Philip Morris Sales Miss Estimates As Strong Dollar Hurts Sales

By Steve Wynne-Jones
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Philip Morris Sales Miss Estimates As Strong Dollar Hurts Sales

Philip Morris International Inc., the world’s largest publicly traded tobacco company, posted second-quarter profit that missed analysts’ estimates as the strong dollar hurt sales outside of the U.S.

Earnings were $1.15 a share, excluding some items, the New York-based company said in a statement Tuesday. That fell short of the analyst consensus of $1.20. Sales excluding excise taxes fell to $6.65 billion, missing analysts’ $6.77 billion average projection.

Philip Morris, which only sells its products outside of the U.S., was hurt by a stronger U.S. dollar that reduced the value of revenue generated abroad. Currency-exchange rate fluctuations trimmed sales by $303 million in the quarter, the company said. Philip Morris and other tobacco companies also have faced declining sales volumes of their core product due to health concerns.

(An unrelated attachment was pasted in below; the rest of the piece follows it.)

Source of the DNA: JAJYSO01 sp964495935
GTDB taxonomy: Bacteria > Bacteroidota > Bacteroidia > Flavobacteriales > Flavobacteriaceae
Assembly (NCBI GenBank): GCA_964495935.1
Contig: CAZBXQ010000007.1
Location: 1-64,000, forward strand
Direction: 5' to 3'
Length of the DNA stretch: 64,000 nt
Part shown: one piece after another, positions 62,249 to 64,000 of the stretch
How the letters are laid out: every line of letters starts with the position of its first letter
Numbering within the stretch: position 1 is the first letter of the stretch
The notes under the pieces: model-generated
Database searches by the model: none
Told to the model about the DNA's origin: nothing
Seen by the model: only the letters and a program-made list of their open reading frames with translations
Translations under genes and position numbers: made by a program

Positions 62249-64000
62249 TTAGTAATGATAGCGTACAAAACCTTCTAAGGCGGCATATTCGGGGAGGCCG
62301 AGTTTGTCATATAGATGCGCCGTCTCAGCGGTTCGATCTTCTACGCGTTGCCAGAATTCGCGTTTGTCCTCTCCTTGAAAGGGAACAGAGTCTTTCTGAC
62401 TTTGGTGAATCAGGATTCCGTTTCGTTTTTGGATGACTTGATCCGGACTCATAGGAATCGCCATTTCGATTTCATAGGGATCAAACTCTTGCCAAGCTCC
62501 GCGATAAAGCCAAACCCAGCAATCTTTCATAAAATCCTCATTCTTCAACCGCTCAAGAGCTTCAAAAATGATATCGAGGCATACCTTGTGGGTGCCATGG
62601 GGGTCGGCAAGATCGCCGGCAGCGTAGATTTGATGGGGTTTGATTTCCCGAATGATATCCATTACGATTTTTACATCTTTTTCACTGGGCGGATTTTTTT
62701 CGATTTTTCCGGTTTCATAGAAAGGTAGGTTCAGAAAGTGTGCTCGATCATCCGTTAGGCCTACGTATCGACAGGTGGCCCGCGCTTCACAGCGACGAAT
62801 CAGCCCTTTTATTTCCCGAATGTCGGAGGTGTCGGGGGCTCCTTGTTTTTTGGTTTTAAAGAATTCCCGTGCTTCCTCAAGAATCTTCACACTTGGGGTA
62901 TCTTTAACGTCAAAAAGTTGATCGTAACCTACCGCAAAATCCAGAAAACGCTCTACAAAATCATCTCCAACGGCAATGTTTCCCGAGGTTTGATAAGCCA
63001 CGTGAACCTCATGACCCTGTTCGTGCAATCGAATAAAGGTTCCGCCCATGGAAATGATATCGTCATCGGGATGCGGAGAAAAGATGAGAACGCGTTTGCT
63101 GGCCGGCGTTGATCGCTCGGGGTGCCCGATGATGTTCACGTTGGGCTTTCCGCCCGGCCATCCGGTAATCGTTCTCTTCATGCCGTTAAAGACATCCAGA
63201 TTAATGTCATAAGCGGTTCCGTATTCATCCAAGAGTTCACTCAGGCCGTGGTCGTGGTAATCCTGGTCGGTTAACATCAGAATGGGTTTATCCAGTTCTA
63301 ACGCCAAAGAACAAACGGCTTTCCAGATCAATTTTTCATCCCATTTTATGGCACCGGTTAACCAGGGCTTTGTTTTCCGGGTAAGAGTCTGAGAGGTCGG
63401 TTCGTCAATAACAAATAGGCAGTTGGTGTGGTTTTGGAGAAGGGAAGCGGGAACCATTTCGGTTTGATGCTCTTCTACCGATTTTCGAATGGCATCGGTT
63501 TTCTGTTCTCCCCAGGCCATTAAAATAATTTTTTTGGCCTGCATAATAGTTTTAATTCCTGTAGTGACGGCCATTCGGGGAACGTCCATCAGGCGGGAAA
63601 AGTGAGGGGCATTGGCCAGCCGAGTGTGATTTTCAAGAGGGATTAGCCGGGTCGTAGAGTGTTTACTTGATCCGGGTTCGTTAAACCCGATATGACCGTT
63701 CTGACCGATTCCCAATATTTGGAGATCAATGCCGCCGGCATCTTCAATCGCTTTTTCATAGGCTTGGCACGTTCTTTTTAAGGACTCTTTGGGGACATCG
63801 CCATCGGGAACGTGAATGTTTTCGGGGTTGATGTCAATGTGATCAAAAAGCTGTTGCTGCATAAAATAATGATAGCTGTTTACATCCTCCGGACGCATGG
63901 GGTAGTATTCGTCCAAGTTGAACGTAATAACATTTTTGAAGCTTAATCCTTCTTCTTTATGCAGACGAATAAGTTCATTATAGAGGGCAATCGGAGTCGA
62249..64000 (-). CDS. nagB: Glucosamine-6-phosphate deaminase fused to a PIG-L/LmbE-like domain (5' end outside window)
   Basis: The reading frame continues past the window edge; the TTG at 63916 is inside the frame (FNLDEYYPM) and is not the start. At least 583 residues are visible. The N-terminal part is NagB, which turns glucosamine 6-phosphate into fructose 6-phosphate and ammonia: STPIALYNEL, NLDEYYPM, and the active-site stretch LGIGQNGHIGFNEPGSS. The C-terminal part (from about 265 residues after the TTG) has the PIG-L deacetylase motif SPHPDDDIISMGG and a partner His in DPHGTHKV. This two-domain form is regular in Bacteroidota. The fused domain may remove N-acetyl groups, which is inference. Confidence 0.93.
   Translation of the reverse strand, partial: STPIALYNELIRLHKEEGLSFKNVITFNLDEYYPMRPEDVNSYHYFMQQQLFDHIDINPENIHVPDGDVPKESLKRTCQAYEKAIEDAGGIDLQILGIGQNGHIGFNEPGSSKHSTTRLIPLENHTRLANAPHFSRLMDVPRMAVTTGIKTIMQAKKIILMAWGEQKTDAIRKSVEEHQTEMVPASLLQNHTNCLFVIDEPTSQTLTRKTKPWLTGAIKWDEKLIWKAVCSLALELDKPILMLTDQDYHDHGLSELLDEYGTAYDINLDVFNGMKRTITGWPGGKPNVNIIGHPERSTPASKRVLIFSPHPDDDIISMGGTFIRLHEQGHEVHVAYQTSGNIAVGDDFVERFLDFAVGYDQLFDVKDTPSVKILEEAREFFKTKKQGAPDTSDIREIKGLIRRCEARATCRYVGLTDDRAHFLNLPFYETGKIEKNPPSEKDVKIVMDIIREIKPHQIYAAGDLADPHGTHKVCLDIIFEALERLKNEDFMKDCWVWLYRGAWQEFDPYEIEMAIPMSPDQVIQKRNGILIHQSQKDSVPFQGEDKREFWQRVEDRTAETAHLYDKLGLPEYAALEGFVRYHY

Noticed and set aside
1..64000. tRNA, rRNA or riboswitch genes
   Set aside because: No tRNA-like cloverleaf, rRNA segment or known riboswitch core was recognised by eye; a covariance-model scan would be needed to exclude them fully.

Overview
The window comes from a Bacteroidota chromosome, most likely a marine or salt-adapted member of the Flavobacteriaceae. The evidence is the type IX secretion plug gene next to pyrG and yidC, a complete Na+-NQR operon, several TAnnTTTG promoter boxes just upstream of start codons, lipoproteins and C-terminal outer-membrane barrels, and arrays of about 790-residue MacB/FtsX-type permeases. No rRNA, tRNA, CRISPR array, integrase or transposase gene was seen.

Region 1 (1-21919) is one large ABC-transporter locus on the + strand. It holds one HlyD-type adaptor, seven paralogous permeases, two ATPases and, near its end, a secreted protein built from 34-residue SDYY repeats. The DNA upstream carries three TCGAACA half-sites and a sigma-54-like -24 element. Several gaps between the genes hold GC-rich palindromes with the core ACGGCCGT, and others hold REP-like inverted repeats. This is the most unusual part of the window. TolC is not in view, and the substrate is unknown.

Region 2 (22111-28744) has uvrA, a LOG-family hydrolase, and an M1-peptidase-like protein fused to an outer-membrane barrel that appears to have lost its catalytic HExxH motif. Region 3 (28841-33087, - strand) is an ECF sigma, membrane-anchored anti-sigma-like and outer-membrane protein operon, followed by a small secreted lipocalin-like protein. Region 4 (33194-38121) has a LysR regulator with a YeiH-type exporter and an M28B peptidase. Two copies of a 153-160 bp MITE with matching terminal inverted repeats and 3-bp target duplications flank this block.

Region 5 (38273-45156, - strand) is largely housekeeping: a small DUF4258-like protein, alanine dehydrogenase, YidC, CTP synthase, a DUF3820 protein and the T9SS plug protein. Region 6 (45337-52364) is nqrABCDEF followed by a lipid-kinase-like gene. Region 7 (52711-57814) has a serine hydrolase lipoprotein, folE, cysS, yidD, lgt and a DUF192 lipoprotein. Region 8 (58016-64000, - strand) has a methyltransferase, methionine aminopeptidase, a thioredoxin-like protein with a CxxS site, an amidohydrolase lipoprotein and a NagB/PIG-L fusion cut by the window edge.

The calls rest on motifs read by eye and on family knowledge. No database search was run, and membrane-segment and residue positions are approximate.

The shares dropped 0.6 percent to $103 on Monday in New York. The stock has gained 17 percent this year.

Still, the company raised its forecast for profit this year. Earnings this year will be $4.45 to $4.55, up from a previous projection of $4.40 to $4.50, the company said.


Chief Executive Officer Andre Calantzopoulos has said he expects better sales growth in the second half of the year. The dollar also has weakened against some other major currencies since the start of the year.

News by Bloomberg, edited by ESM. To subscribe to ESM: The European Supermarket Magazine, click here.

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